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Art Review:
Arika Someya—New Work

Arika Someya abuses her materials. She covers sheets of wood with motor oil and dabs bleach onto velvet fabric. These methods may seem destructive, but they yield visually seductive results.

Someya, a winner of the 1999 Phillip Morris Art Award, marks time in the patterns of seepage and draws monochrome trompe l'oeil paintings in controlled fades. Paintings from two of her series, "Decolor" and "Soak," are up now at Kenji Taki Gallery in Nishi-Shinjuku (not far from Tokyo Opera City Gallery).

Soak-Black (curtain), 1999-2002, plywood, India ink, and motor oil, 243 x 244cm

Someya applies bleach to red and crimson velvet in the "Decolor" paintings. As the name suggests, the bleach de-colors the fabric. Soft, blurry, watercolor-like images fade into the rich surface, evoking the fuzzy photorealism of Vermeer.

Only, being velvet, they really are fuzzy. Seen from different positions, the fabric is first shiny then matte, the image appears then disappears.
On squarish pieces of red velvet, Someya has painted round trompe l'oeil frames containing details from Rembrandt and Goya. These unstretched paintings hang casual and loose from the wall. The double illusion—fake depth on wavy fabric—is enhanced by a ray of bleach that seems to shine across the painting.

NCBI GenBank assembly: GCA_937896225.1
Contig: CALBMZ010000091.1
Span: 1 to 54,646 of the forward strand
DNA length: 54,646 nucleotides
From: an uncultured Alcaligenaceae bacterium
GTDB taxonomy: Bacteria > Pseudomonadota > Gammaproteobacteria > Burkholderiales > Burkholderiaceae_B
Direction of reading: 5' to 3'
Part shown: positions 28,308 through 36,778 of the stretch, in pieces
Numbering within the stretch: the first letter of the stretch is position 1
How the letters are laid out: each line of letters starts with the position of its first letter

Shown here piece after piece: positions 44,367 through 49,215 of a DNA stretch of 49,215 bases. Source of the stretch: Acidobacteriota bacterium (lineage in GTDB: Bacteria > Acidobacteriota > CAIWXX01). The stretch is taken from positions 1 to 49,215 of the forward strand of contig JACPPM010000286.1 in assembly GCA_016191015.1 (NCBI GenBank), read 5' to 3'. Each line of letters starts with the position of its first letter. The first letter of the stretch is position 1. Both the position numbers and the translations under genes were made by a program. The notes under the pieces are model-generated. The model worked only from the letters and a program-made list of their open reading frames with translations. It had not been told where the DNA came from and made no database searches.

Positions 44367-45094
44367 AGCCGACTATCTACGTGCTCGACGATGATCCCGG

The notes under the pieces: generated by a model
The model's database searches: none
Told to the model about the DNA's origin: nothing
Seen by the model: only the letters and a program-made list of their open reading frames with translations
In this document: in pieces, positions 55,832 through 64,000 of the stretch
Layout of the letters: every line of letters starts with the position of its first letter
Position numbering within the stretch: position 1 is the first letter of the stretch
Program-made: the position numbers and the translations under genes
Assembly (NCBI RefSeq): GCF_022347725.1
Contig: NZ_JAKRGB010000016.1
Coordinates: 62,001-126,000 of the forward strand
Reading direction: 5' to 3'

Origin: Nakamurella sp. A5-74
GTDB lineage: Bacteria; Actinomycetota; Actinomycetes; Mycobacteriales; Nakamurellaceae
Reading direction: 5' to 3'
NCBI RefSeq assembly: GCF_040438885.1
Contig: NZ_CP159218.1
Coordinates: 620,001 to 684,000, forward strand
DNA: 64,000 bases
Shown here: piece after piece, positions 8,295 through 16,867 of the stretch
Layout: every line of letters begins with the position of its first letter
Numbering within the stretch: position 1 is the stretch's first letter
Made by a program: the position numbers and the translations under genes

Level and Level 1, two long rectangular pieces where deep crimson velvet is stretched like canvas, are the most striking. Abstract patterned floors (a darkened mosque, the edge of a rug?) appear on the bottom edge of the paintings. The extreme perspective is like the view of a dog lying with its chin on the ground. Only the dog can't see more than a few feet ahead because the illumination stops at the doorway behind him: The de-colored image, strong and clear at the bottom, slowly fades into the light-swallowing depths of unadulterated fabric.

Patterns are another recurring motif in Someya's work. In the past, she has dabbled in jam and used the carbon layer left from barbecued meat to form her delicate interweavings. For the two "Soak" pieces here, she uses motor oil and ink on wood panels.

These paintings take an almost opposite approach to time and control to the "Decolor" pieces. Whereas Someya arrests the bleach by washing the "Decolor" paintings in water, her "Soak" works continue to evolve as the motor oil slowly saturates the wood. The two panels of the large diptych Soak-Black (curtain) 1999-2002 were painted years apart. The side-by-side comparison reveals how, over time, carefully constructed geometric patterns in oil (what could pass for silk-screen) flow into and along the wood grain, running together to form new, meandering paths.
"Soak" paintings are also sensitive to seasonal changes, especially airborne moisture. Though still basically shades of dark grays, the contrast between the oil and the inked wood is greatest in the dry winter. During rainy season, the distinctions blur and nearly disappear.

The distinct smell of the panels permeates the gallery. Not exactly a car repair shop. Maybe a German auto parts store.
Someya, 41, lives and works in Mie Prefecture.

Kenji Taki Gallery
Until Mar 9. Hatsudai stn (Keio New Line), east exit or Tochomae stn (Toei Oedo line), exit A4. Nishi-Shinjuku 3-18-2. Tue-Sat 1-7pm. Tel: 03-3378-6051.

Photo courtesy Kenji Taki Gallery

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